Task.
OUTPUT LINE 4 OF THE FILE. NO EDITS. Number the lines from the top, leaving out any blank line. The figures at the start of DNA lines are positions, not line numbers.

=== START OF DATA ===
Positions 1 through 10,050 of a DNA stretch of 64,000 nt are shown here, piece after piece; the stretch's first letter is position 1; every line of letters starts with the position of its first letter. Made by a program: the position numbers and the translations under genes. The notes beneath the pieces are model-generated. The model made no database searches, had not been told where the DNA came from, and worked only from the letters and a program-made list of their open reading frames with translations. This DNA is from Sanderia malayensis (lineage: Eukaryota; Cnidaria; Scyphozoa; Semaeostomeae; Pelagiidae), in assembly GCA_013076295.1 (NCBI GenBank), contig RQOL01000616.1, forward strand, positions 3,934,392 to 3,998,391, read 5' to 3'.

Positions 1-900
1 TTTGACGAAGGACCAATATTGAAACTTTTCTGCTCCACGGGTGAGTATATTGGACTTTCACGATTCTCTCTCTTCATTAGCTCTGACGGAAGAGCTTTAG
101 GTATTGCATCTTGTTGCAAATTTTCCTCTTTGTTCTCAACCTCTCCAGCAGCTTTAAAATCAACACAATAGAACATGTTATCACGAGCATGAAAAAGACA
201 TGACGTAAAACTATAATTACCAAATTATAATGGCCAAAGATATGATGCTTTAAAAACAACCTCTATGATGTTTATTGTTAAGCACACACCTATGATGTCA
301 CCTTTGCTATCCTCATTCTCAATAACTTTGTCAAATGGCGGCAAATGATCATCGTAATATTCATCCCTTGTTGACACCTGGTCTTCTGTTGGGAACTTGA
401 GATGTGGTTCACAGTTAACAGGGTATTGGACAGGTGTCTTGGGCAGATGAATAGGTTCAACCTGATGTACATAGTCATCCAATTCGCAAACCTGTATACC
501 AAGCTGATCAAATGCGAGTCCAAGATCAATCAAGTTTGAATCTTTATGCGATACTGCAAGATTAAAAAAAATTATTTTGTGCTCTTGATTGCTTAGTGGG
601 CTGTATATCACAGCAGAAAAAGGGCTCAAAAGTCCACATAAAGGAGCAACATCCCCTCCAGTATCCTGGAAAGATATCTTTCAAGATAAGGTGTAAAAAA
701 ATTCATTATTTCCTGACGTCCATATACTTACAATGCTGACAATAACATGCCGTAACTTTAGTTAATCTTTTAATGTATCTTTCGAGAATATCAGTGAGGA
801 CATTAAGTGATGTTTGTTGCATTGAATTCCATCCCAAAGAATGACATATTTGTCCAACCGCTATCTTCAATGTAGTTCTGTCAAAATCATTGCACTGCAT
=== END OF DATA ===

101 GTATTGCATCTTGTTGCAAATTTTCCTCTTTGTTCTCAACCTCTCCAGCAGCTTTAAAATCAACACAATAGAACATGTTATCACGAGCATGAAAAAGACA